Immigration raids, shady enforcement practices, threaten New Yorkers


Yesterday immigrants, both legal and undocumented, went on strike around the U.S., underscoring their contribution to the workforce and the country. Some McDonalds shut down. The Davis Museum at Wellesley College, where Hillary Clinton was valedictorian in 1969 removed every piece of art created or donated by an immigrant from its halls, leaving many spots bare.

Meanwhile, Immigration and Customs Enforcement continue to defy state officials from red and blue states alike in an immigration sweep, the largest since Trump took office and one that many advocate groups are saying is more significant that what they’ve seen in the recent past. According to a report from immigration advocacy organization New York Immigration Coalition, 40 were arrested by ICE agents across the New York area in a five day span, and 600 across the country.

According to The Nation,  “One hundred and sixty immigrants were arrested in the Los Angeles area; some 200 undocumented immigrants were arrested in Georgia, South Carolina, and North Carolina this past week….Another 200 people were arrested throughout the Midwest: in Illinois, Indiana, Kansas, Kentucky, Missouri, and Wisconsin.”

ICE claims that said raids are, as a spokeswoman told radio station WNYC, “ not unusual for a week long operation’,” and that  “95 percent of them had criminal records.’”ICE spokeswoman Rachel Yong Yow told the Nation on

New York Immigration Coalition spokeswoman Thanu Yakupitiyage believes ICE is exaggerating the number of those arrested with previous criminal records. As she explained in an email to Brooklyn Based, “They aren’t “raids” necessarily–but they are targeted enforcement pick-ups by ICE. If you read the memo [a leaked memo NYIC obtained], you’ll see that the way ICE justifies it is as operations targeting people with “criminal convictions.” However, people beyond those with convictions have also been swept up in some of the arrests.”

According to a call on Feb. 11 with immigration advocacy organization Make the Road New York, advocates believe that “ICE is doubling down on its war on immigrant communities.”

Five of the 40 New York City arrests were on Staten Island, and disturbingly these incidents included two home invasions where agents identified themselves as police and did not provide warrants.

Carlos Vargas, a legal services staff member at Make the Road told reporters on the call that those affected on Staten Island were “all males, some have citizen children. The children were woken up because of the noise at the door.” In another case, “one hardworking father, heading to work at 5:30 in the morning was approached by two plainclothes officers asking for his ID and they should him a few pictures of people they were looking for. Once he gave him his ID, they identified themselves as ICE, he was detained and arrested.”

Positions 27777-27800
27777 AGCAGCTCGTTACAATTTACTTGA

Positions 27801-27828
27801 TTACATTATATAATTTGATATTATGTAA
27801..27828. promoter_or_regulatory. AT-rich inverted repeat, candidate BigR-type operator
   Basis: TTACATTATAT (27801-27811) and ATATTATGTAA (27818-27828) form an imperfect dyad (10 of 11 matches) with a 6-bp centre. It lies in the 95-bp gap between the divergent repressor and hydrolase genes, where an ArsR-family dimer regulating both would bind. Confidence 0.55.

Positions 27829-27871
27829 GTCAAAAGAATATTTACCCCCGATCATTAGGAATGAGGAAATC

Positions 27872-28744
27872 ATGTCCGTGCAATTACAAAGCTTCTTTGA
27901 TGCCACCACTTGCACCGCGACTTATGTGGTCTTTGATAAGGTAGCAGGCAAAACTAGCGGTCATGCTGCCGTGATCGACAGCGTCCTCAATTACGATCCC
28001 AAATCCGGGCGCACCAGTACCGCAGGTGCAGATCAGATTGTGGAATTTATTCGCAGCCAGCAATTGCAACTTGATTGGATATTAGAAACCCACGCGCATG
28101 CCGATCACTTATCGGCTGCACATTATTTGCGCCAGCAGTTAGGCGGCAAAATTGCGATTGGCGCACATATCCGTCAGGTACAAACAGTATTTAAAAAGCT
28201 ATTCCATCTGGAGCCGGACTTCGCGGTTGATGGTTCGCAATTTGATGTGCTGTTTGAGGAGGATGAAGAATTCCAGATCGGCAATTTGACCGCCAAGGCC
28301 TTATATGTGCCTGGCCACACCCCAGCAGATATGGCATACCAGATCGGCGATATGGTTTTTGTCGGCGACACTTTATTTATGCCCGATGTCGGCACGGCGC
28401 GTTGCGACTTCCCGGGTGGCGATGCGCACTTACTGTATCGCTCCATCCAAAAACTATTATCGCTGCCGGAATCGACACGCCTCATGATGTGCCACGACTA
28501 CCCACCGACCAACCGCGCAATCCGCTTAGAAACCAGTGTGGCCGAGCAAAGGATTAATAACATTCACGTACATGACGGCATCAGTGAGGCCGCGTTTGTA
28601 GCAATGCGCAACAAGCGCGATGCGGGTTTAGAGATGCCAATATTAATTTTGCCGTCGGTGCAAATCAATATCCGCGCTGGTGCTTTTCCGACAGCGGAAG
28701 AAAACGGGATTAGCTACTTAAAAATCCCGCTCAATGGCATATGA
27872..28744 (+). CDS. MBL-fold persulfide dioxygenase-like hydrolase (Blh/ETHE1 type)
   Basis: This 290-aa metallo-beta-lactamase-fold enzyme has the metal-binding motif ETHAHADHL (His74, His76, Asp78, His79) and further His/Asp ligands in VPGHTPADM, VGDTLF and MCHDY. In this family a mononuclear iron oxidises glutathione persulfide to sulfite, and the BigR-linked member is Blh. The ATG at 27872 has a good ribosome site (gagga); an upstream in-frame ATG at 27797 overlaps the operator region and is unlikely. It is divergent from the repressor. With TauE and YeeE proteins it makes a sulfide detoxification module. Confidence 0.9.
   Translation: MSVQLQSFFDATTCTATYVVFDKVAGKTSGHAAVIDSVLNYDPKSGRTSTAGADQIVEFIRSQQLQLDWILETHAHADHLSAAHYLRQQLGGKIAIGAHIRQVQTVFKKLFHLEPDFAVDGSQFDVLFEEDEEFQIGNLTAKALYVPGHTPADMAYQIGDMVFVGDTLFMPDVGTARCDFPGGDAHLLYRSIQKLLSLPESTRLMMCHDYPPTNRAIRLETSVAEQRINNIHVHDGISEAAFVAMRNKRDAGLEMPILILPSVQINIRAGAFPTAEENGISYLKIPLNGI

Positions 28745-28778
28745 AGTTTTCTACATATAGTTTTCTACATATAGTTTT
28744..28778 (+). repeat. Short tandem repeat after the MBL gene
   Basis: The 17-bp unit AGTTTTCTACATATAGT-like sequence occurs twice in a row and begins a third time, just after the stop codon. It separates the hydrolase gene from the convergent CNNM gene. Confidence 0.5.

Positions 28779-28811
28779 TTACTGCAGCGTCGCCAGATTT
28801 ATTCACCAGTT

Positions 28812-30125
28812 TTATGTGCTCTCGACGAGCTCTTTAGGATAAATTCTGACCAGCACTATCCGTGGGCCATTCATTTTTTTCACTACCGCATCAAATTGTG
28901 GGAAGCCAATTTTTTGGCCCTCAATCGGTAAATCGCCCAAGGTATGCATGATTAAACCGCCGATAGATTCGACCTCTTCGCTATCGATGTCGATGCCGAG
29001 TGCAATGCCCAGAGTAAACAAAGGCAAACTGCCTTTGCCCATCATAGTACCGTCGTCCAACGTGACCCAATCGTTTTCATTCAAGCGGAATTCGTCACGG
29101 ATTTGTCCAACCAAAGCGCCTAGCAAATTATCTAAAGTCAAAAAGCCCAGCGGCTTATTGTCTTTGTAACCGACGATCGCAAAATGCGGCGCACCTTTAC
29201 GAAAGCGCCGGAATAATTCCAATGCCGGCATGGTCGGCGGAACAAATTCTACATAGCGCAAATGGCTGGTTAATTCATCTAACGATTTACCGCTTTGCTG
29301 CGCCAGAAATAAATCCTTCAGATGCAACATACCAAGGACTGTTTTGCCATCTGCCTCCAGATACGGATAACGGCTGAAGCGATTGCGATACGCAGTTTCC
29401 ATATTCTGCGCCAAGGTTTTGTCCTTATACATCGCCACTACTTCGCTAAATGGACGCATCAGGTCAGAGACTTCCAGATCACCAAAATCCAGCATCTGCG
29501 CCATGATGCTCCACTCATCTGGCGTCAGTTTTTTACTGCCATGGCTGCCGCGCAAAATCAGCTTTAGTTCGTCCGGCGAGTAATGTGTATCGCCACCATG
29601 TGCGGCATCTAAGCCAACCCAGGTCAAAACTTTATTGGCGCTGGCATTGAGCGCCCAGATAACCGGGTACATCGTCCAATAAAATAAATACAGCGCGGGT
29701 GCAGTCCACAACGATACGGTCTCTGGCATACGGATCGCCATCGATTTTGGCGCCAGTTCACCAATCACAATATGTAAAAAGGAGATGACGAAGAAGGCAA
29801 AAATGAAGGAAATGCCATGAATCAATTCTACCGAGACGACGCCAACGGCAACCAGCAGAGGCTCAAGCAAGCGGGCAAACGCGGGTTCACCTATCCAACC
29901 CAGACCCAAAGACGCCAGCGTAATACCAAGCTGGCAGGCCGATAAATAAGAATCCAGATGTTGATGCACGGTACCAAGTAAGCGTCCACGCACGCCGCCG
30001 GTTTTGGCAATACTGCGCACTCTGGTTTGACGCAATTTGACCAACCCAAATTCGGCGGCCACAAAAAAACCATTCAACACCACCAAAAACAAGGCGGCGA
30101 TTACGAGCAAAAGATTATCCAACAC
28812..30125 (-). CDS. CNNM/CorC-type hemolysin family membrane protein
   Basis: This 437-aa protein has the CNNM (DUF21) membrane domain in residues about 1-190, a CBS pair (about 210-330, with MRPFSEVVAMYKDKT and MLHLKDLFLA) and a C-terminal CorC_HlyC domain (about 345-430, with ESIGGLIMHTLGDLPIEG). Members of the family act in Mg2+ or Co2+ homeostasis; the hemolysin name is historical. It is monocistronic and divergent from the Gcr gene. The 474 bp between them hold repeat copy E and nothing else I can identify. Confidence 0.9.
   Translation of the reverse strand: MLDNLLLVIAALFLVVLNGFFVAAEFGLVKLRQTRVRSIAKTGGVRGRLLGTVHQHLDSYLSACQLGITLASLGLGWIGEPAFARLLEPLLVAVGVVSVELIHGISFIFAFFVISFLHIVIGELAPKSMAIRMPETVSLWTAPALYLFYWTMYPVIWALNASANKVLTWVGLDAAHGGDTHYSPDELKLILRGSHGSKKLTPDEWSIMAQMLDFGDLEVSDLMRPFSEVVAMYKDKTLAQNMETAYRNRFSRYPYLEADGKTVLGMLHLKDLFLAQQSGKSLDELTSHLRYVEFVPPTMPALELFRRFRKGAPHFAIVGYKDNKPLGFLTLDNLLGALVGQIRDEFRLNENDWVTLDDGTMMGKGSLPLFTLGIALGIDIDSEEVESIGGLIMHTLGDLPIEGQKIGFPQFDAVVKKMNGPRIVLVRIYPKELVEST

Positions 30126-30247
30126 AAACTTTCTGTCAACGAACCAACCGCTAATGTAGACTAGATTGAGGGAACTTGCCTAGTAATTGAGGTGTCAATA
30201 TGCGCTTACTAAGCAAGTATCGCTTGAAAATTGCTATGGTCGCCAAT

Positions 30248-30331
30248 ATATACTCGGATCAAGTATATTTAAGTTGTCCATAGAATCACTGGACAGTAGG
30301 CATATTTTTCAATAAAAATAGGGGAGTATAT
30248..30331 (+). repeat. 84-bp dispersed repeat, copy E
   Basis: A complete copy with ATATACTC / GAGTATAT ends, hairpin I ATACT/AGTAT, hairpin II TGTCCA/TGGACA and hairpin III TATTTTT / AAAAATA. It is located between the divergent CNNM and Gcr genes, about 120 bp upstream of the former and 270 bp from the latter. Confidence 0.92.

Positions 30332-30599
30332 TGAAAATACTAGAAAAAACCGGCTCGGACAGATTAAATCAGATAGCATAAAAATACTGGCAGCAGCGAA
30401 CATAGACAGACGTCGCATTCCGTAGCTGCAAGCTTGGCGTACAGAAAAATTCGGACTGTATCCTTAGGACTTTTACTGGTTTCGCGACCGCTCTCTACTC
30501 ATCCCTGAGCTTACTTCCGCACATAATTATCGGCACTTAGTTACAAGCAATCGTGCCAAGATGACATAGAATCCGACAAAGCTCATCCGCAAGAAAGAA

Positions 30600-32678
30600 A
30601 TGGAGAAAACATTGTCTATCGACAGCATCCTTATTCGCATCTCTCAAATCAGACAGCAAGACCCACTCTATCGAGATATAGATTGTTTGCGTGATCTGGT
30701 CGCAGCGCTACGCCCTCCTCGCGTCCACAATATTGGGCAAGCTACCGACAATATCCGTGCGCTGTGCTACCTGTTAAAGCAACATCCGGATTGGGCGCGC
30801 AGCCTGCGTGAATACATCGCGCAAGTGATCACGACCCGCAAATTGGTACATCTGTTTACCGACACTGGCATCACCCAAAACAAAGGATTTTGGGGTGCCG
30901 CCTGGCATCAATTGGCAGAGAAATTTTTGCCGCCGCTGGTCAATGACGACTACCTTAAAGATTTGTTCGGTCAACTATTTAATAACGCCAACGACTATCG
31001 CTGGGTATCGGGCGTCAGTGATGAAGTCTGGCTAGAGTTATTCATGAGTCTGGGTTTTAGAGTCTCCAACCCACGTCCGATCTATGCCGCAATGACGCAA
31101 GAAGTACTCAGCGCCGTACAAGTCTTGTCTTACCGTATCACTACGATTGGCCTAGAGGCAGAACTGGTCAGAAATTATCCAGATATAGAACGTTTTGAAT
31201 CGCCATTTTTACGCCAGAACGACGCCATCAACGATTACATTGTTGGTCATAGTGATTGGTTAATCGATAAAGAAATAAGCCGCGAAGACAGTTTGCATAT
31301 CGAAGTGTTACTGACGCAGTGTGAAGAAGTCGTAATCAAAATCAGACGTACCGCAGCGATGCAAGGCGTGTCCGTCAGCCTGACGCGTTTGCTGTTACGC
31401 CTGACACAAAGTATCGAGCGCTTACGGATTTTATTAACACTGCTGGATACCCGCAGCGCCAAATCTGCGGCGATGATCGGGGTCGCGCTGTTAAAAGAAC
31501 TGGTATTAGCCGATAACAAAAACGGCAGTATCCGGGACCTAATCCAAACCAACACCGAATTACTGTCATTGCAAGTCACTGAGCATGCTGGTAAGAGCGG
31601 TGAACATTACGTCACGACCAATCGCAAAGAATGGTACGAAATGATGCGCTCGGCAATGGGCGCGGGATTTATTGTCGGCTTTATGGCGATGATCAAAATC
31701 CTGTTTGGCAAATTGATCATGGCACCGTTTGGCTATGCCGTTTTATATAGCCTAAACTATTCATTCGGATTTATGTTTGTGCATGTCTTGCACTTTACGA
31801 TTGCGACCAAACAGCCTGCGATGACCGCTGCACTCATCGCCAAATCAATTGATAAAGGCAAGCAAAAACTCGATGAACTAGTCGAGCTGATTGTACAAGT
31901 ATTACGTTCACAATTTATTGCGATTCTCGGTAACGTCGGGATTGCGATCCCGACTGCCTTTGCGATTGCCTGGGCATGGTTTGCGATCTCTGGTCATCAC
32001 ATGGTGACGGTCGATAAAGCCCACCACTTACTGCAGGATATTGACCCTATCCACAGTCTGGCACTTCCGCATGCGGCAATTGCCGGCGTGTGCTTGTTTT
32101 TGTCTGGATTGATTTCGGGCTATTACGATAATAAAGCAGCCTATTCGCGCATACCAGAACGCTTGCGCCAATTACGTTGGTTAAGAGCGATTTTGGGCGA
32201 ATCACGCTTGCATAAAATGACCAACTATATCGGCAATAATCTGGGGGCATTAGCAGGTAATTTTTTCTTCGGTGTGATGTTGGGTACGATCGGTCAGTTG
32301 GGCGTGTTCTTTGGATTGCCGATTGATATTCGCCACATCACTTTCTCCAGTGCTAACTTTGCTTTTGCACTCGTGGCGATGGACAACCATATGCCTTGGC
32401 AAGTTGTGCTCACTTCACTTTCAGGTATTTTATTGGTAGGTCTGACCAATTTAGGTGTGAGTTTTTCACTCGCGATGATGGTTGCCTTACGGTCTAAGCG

In the other home invasion, “ICE agents showed the family 10+ pictures of people they were looking for,” said Theo Oshiro, Make the Road deputy director. “When they didn’t ID the person, they left, came back 20 minutes later, and detained anyway.”

In yet another case, a man was detained outside a court house. A van pulled up, and officers asked for a man’s ID, and once he gave his ID, he was detained. They only identified themselves as ICE after they saw his ID.

This lack of identification or showing a warrant is a common practice for ICE, both in the latest round of 600 arrests, and prior to the Trump administration, according to advocates and organizers. Even when agents do produce a warrant, according to Natalia Aristizabal, a lead organizer for Make the Road, they’re often fake. She explained, “ICE agents sometimes like to show a fake warrant, which we have seen frequently. A warrant should only be signed by a judge, not by an immigration officer.” Making that distinction in the moment that one is being detained seems next to impossible, though.

Organizers could not offer many personal details about those detained, other than to say that all five were male, and at least two were arrested in front of their children. Unlike Guadalupe “Lupita” Garcia de Rayos, a 35-year-old undocumented Arizona resident, who lived in the US for 21 years before being deported after a routine check in with ICE officers, the Staten Island detainees, all of Mexican origin, have yet to face deportation.

Other activists have noted that this behavior did not first occur post Trump that the deportation wheels were set in motion by President Obama, who deported 2.5 million people between 2009 and 2016. In addition, many of the tactics used by ICE officials, including claiming to be police and not immigration officials, and not showing warrants, have been common for decades. Still, Aristizabal believes that there’s been a ramp-up in activity, that the actions in New York are “consistent with what we’ve seen as a surge of ICE activity reported in the past week all across the country.”

Make the Road praised New York State representatives Nydia Velazquez and Jerry Nadler for their work in releasing the first two men detained at JFK in the earliest hours of Trump’s executive order declaring a travel ban on visitors and green card holders from seven Muslim-majority coutnries. They also encouraged New Yorkers to ask their state senators to support the New York Liberty Act, and New York’s own version of the DREAM Act, which together would make New York a sanctuary state, limit the powers of the state government to questions New Yorkers about their immigration status, and, for the DREAM act, expand educational opportunities to children of undocumented immigrants. Both bills passed the New York State Assembly but face large hurdles in the Republican-controlled Senate.

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